Laughter, Literature, Violence, 1840–1930
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"A provocative study of comic effects that are central to the reader's response yet overlooked by literary critics. Taylor's writing is both scholarly and entertaining, as he anatomises the links between laughter, cruelty and violence. His insights into the relationship between the hybridity of laughter and the generic hybridity of short story and memoir will be invaluable to scholars of both of these forms" — Professor Ailsa Cox, Edge Hill University, UK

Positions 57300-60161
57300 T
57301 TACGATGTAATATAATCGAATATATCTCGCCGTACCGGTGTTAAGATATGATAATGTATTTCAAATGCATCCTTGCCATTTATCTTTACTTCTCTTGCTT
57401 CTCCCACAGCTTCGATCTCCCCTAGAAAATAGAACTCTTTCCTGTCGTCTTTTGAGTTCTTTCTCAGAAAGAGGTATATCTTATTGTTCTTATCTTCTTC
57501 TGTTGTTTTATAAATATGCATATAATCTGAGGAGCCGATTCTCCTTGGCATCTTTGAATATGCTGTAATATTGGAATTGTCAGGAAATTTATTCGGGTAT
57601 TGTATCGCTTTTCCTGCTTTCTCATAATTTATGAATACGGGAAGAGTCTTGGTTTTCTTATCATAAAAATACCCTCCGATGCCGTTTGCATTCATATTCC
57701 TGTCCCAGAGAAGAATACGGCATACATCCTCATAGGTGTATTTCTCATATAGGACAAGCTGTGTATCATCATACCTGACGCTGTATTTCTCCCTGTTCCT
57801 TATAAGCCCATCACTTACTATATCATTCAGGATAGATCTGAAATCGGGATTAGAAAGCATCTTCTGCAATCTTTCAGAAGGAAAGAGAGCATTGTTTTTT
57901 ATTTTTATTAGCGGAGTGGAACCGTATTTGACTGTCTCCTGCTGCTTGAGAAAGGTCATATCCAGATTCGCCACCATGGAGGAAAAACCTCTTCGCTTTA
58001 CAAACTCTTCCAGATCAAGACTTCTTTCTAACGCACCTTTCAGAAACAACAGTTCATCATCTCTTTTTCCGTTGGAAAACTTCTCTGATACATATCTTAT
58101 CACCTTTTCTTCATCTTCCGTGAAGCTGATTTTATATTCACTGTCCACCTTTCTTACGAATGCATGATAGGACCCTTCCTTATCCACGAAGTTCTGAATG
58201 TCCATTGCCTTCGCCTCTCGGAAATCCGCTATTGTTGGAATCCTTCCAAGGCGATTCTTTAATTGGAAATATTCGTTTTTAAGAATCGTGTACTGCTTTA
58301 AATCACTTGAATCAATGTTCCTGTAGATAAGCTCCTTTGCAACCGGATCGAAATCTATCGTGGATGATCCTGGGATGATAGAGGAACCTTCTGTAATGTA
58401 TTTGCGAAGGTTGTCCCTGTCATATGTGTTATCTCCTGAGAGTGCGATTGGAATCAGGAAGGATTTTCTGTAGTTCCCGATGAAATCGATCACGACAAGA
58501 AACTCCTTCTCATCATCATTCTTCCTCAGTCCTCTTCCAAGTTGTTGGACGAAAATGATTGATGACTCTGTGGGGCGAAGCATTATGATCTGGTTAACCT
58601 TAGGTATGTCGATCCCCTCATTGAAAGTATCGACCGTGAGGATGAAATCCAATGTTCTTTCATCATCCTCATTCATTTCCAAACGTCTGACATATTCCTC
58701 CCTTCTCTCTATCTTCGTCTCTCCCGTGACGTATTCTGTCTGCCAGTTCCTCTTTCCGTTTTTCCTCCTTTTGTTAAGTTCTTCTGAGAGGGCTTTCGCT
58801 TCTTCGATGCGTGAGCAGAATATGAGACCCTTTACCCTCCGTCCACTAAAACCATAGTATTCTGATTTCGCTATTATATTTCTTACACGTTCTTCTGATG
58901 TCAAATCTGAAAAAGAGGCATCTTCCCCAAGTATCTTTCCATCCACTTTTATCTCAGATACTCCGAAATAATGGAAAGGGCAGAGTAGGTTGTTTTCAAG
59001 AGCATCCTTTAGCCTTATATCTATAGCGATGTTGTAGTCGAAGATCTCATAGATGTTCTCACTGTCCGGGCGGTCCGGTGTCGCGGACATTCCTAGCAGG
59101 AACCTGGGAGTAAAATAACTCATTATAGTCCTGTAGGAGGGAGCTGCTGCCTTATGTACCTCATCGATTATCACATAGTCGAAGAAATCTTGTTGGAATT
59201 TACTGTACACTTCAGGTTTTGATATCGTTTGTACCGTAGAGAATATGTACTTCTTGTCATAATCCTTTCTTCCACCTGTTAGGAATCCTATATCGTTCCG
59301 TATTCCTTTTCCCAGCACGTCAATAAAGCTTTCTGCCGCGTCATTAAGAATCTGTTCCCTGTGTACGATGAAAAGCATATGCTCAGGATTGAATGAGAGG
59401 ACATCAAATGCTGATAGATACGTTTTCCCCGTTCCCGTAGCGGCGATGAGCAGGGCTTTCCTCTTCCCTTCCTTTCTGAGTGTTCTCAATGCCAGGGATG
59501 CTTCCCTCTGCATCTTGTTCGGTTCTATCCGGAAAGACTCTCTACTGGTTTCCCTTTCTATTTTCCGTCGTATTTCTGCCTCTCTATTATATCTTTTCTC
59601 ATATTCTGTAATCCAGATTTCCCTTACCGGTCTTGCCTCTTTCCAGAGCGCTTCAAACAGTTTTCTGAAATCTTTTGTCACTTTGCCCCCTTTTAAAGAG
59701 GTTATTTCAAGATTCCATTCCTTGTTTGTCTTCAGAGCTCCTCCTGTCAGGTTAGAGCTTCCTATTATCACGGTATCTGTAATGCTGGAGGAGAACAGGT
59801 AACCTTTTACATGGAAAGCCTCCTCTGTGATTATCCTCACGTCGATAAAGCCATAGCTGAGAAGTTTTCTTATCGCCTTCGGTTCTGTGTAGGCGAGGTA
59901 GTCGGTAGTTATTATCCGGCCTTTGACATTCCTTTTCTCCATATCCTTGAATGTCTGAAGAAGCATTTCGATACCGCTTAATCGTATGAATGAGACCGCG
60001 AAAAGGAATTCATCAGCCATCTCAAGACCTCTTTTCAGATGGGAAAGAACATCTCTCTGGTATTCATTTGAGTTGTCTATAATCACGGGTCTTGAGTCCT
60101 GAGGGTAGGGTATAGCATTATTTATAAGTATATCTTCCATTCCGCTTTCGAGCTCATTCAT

"Laughter, Literature, Violence, 1840-1930 treats the relationship between laughter and violence, and between conflicting emotions and incongruous feelings. This scholarly captivating study reflects upon the “hybrid” nature of humour by using works penned by American and British writers such as Edgar Allan Poe, Edmund Gosse, Wyndham Lewis and Katherine Mansfield. Deftly moving between philosophy and literature, Jonathan Taylor tackles the ambivalent implications of comedy against the grain of standard approaches to the idea of “amusement”. This book engages with recent scholarship, but – at the same time – offers a different perspective to the relationship between the literary and the humoristic, presenting an extensive treatment of the subject in a period ranging from the nineteenth century to Modernism." — Saverio Tomaiuolo, Associate Professor of English Literature and Language, Cassino University, Italy.